Published: June 28, 2017
Published: June 28, 2017

Fall in Love with Lipetsk

Welcome to Lipetsk, Russia, the home of our brand new PPG site!

Construction of the plant began in 2014, within Lipetsk’s Special Economic Zone (SEZ), an area created by the Russian government to encourage foreign investment.

June 16th marked the opening of the €45 million paint plant providing in total about 200 positions.  The plant will produce about 25 million litres (6.6 million gallons) of coatings at full capacity, producing automotive, packaging, industrial and protective & marine coatings.

Our raw-material suppliers and a large number of our customer sites can be found to the south of Moscow, making Lipetsk – 438 kilometres south-east of the Russian capital – an ideal location.

PPG’s investment in this facility further demonstrates our commitment to better serve our existing customers in Russia and Eastern Europe, and to expand our presence in the Europe, Middle East and Africa (EMEA) region, having local manufacturing, distribution and technical operations will help PPG meet growing local demand for its innovative paint and coatings products.
Jean-Marie Greindl, PPG senior vice president, global architectural coatings, and president, PPG EMEA

Overseen by Peter the Great

As well as being a key part of our Russian strategy, Lipetsk is also an important city in its own right.
 Varvara Podlesskikh, a HR Generalist who visits Lipetsk regularly, had this to say about the city:
It’s a nice and green city situated in an area where you can find contemporary attractions as well as lots of folk crafts typical of Russia. It’s a very compact city with old Russian architecture, including wooden houses, plus modern buildings.

As administrative centre of the surrounding Lipetsk oblast (“state” or “province”), the 500,000-strong city is effectively a regional capital, with lots to offer locals and visitors.

Named after the linden tree, which is also the symbol of the city, Lipetsk straddles the Voronezh river.

People have lived in the Lipetsk area at least as far back as 1283, when historical records describe a fortified Slavic settlement. The city’s industrial heritage stretches back to the beginning of the 18th century, when Peter the Great ordered the construction of a cast iron factory in the area, to supply Russia’s army and navy for their military campaigns.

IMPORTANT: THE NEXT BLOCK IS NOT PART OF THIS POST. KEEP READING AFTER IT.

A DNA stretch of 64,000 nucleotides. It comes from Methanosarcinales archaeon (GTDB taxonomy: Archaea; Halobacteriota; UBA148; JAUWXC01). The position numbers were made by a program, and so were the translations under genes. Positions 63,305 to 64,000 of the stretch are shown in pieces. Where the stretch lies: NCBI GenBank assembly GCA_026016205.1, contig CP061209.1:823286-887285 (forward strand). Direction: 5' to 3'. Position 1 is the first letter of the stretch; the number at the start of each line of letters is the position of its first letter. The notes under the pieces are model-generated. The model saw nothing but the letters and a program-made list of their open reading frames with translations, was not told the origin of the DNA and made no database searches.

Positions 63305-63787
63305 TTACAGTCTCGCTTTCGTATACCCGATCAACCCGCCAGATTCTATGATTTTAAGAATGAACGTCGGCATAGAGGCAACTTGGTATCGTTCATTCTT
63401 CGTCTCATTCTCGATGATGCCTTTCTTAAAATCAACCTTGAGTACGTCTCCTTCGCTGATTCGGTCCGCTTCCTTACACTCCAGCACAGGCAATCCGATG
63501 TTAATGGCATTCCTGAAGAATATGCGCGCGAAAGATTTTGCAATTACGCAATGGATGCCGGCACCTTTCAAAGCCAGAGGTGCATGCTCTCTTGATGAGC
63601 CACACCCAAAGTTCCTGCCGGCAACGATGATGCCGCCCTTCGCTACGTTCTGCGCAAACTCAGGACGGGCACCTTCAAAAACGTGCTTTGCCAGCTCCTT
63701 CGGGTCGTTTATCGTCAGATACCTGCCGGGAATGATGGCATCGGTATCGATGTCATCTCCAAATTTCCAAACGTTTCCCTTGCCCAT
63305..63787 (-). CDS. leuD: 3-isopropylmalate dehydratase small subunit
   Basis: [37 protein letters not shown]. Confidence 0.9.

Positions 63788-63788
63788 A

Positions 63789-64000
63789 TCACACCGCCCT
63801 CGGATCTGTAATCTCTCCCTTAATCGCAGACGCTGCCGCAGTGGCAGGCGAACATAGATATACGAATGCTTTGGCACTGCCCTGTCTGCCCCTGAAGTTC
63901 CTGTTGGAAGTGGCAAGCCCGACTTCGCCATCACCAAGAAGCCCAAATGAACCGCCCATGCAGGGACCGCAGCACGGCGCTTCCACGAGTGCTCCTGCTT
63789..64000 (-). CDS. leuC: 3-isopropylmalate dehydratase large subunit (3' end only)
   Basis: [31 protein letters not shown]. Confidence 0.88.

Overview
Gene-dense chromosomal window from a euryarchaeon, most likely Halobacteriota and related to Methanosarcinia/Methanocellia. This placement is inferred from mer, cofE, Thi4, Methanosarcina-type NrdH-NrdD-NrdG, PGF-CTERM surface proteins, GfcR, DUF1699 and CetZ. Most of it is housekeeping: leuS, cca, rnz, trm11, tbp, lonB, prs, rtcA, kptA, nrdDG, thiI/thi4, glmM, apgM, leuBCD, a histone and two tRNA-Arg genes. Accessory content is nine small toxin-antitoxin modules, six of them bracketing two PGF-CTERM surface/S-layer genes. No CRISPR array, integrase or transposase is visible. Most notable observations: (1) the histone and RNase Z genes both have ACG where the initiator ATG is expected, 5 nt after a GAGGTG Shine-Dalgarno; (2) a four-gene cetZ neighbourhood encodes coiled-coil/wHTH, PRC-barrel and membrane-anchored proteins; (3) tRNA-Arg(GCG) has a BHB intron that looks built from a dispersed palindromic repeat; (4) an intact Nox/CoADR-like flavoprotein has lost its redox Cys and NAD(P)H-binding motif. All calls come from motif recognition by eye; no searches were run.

As a result of this connection, the city’s most eye-catching landmark is a mighty sculpture of the legendary tsar, standing atop a winged column and surrounded by fountains.

Tradition and tranquillity

Other local attractions include the Lipetsk Museum of Folk and Arts and Crafts, the Nizhniy park and the Galichya Gora nature reserve.

For a glimpse into the city’s past, there’s no better place than the Museum of Folk and Arts and Crafts. This large collection of traditional costumes, handicrafts and other objects provides a unique insight into peasant life in the Lipetsk area in years gone by.

The Nizhniy (“Lower”) park is one of two large green spaces in the city and proves that there’s more to Lipetsk than just industry. Nizhniy’s star attraction is a mineral spring opened by Peter the Great, and there’s also a health spa specialising in clay therapy.

You can have some time to yourself here, on a morning run or relaxing after work.
says Varvara, who names it her favourite part of the city.

 Around 50 kilometres west of Lipetsk, Galichya Gora is one of Russia’s oldest and most cherished nature reserves. Its six sections cover an area of 231 hectares and contain 974 different plants, 838 kinds of mushroom, nearly 10,000 kinds of invertebrate, and 296 kinds of vertebrate. Along with wild boar, elk and golden eagles, Galichya Gora is also home to a wide variety of endangered species. There’s also a sanctuary for birds of prey where it’s possible to try your hand at falconry.

Leisure time in Lipetsk

As a fan of live theatre, Varvara’s favourite Lipetsk buildings include two playhouses: the modern Lipetsk Academic Drama Theatre of L.N. Tolstoy building, which sits atop a hill approached by a mighty set of steps, and the Lipetsk Puppet Theatre, a more traditional structure featuring classical-style columns.

When it comes to food, Lipetsk offers excellent traditional Russian cuisine, plus something slightly more unusual: top-class marbled beef, from locally reared Angus bull-calves.

The Lipetsk region is most famous for its meat.

Varvara’s tips: Where to eat and drink in Lipetsk

  • Berendey: My favourite, because of its excellent Russian cuisine and high standards of service

  • Pub Dublin: A friendly Irish-style bar, with good food and frequent live music

  • First Coffee: Good European cuisine plus its own brand of coffee

If you’re searching for a souvenir of Lipetsk, good examples of Russia’s iconic “khokhloma” technique – wooden tableware, hand-painted in black, red and gold – are widely available. Other options include local lace and clay toys.  

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